Margaret Thatcher Paper
According to Ian Robertson of Psychology Today (2013), “Few women in history have achieved the political, social and economic influence that Margaret Thatcher did, and whether you disagree with what she did or not, by any measure she was a historical great” (Women, Power, and Margaret Thatcher). An examination into the life of Margaret Thatcher includes the bases of power she developed during her early career, the ways she exercised influence, and how she built credibility. A determination will be made regarding the lessons learned from the case study on Thatcher, including her strengths and weaknesses. Questions will also be raised regarding the life and power of this remarkable world leader. Unless otherwise identified, all information regarding this negotiation process comes from the online course material, “Margaret Thatcher” (1998).
Bases of Power in Margaret Thatcher’s Early Career
Margaret Thatcher utilized two major bases of power during her early years in politics. These two primary bases of power were expert and charisma. While Thatcher admittedly was not an expert, she did; however, have excellent study habits and a strong work ethic. She utilized these characteristics to prepare herself well in advance for every situation. She armed herself with data and made a point to have completed thorough background research on the topics she was to address. Thatcher used her research along with her charismatic personality to impress constituents, peers, and subordinates alike.
Ways Margaret Thatcher Exercised Influence and Built Credibility
Margaret Thatcher exercised influence throughout her life. She was both determined and ruthless. She was raised with the philosophy of self-improvement and dedication to duty. Even in school she had a “parliamentary” style and asked well thought out questions. Thatcher was known for being rational, literal and finding solutions to get things accomplished. Even at Oxford, Thatcher knew what she was doing in her interactions by inviting hierarchy of political parties to speak and using these interactions later on. In the first campaign she won she worked hard every day, and visited places where previously only the opposing political party went. She also displayed a charm that many had not seen before. Upon becoming Member of Parliament (MP), Mrs. Thatcher was not intimidated. She demonstrated a huge amount of energy and it quickly got noticed. While she was considered far to the right she was careful in how she voiced her opinions, so her loyalty was not questioned and she was not branded a rebel.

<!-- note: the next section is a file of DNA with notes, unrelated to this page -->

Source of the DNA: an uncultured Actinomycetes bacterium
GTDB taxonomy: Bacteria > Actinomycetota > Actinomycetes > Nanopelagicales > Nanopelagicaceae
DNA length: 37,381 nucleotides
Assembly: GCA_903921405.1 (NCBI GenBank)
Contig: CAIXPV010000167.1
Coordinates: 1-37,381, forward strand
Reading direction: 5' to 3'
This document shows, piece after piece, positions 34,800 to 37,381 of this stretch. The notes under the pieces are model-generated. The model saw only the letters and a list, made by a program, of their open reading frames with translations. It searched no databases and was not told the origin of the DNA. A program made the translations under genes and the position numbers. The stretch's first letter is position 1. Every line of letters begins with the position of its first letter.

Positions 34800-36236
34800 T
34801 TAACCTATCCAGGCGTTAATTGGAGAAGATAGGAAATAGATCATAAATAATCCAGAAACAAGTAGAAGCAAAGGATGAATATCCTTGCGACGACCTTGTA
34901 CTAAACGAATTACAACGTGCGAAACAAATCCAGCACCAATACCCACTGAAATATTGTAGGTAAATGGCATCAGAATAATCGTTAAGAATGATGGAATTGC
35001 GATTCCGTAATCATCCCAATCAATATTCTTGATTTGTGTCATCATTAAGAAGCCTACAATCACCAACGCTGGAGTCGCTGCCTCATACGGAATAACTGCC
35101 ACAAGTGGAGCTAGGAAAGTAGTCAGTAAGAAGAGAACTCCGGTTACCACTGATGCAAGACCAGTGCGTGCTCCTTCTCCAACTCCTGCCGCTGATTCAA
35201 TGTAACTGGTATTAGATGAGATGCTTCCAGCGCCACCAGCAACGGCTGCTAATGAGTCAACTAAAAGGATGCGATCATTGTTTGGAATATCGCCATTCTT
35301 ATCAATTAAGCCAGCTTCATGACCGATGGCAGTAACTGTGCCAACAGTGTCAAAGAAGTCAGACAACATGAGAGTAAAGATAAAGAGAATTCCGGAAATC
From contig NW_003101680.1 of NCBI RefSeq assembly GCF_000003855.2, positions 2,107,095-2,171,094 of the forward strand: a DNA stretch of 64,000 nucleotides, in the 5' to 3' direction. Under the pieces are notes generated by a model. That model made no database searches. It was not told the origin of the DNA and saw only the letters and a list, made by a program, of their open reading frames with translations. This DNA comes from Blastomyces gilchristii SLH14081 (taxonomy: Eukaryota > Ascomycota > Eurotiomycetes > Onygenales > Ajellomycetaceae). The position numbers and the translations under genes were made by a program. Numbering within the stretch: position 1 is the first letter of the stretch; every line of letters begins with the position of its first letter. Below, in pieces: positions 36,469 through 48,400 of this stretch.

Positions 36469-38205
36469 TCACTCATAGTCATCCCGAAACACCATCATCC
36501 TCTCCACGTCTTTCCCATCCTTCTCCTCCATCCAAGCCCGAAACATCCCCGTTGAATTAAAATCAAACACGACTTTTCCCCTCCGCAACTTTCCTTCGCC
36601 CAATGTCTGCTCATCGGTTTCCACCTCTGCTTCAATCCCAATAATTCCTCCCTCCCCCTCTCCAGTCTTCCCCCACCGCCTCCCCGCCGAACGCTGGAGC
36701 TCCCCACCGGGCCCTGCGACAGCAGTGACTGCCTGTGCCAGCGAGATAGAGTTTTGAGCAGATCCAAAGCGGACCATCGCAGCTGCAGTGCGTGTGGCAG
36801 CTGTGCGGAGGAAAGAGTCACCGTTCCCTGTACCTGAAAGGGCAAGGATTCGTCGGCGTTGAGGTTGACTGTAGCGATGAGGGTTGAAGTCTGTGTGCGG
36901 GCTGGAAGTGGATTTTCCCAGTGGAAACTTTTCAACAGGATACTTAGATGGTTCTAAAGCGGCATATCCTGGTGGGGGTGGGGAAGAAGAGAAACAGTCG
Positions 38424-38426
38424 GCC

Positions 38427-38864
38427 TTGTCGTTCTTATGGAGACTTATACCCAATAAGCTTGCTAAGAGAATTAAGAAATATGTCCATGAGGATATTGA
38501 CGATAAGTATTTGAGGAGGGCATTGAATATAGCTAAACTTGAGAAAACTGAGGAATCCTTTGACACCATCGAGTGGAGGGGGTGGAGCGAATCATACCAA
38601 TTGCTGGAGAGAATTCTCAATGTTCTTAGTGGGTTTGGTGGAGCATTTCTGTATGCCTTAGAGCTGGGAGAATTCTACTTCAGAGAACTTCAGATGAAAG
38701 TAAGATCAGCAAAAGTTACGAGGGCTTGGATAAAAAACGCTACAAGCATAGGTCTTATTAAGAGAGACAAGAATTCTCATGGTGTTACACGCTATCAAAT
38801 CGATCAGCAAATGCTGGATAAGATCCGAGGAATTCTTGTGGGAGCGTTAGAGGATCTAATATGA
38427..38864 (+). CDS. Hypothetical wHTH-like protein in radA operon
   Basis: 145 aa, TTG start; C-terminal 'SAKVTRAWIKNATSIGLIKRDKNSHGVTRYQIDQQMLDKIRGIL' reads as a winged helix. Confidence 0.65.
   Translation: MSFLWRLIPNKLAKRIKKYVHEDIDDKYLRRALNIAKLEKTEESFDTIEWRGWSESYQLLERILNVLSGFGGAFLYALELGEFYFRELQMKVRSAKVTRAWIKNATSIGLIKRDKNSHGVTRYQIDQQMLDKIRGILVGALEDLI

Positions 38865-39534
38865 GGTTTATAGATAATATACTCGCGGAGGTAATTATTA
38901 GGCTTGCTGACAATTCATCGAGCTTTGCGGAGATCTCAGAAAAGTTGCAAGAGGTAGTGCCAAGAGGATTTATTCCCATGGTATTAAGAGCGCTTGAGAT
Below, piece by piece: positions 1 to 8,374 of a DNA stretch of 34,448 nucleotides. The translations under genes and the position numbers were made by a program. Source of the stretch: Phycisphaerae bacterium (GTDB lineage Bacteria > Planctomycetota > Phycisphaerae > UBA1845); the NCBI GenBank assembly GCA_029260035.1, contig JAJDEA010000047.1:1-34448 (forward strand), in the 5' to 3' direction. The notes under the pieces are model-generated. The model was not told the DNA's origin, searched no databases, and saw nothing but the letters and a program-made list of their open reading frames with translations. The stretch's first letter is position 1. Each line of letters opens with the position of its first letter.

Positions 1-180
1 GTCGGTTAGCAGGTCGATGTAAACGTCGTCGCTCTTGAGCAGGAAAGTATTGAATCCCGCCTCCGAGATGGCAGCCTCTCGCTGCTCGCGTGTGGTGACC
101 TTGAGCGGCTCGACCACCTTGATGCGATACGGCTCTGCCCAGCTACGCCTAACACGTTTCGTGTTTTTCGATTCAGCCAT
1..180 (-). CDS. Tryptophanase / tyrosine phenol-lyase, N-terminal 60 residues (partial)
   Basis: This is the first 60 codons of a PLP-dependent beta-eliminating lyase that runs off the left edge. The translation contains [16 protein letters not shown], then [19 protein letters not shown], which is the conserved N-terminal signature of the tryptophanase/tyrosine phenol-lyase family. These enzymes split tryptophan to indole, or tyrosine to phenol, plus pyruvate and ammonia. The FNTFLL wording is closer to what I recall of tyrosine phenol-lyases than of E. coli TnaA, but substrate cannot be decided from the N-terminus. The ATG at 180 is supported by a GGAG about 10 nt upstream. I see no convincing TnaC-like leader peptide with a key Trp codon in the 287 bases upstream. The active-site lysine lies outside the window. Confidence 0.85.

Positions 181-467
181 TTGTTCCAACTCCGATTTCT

Thatcher built credibility by showing empathy, remembering faces and having a keen sense for details that she could remember without notes. Another practice that helped her build credibility was that she hand wrote seven hundred thank you notes after her victory, adding a personal touch for those who helped her. Thatcher was an excellent speaker and was strong in her convictions: she used compelling data to support her positions, which gained her credibility and influence. She was known to be educated as well as a hard worker who researched at length. Because of her excellent work and her work ethic senior MPs took notice and saw that she could never be outworked. When times got tough in the Parliament she held firm and did not give up.
Lessons Learned and Questions Raised from the Case Study
Lessons that can be learned from this case study involve education, ambition, and hard work. Margaret Thatcher was a successful in a field where no woman had represented before. Thatcher was exposed to the idea that education was very important by her father. Her father took her to college lectures as well as to the library on a regular basis at a young age. This type of early exposure encouraged and motivated Thatcher to prepare herself to compete with peers at Oxford University. This work ethic continued throughout Thatcher’s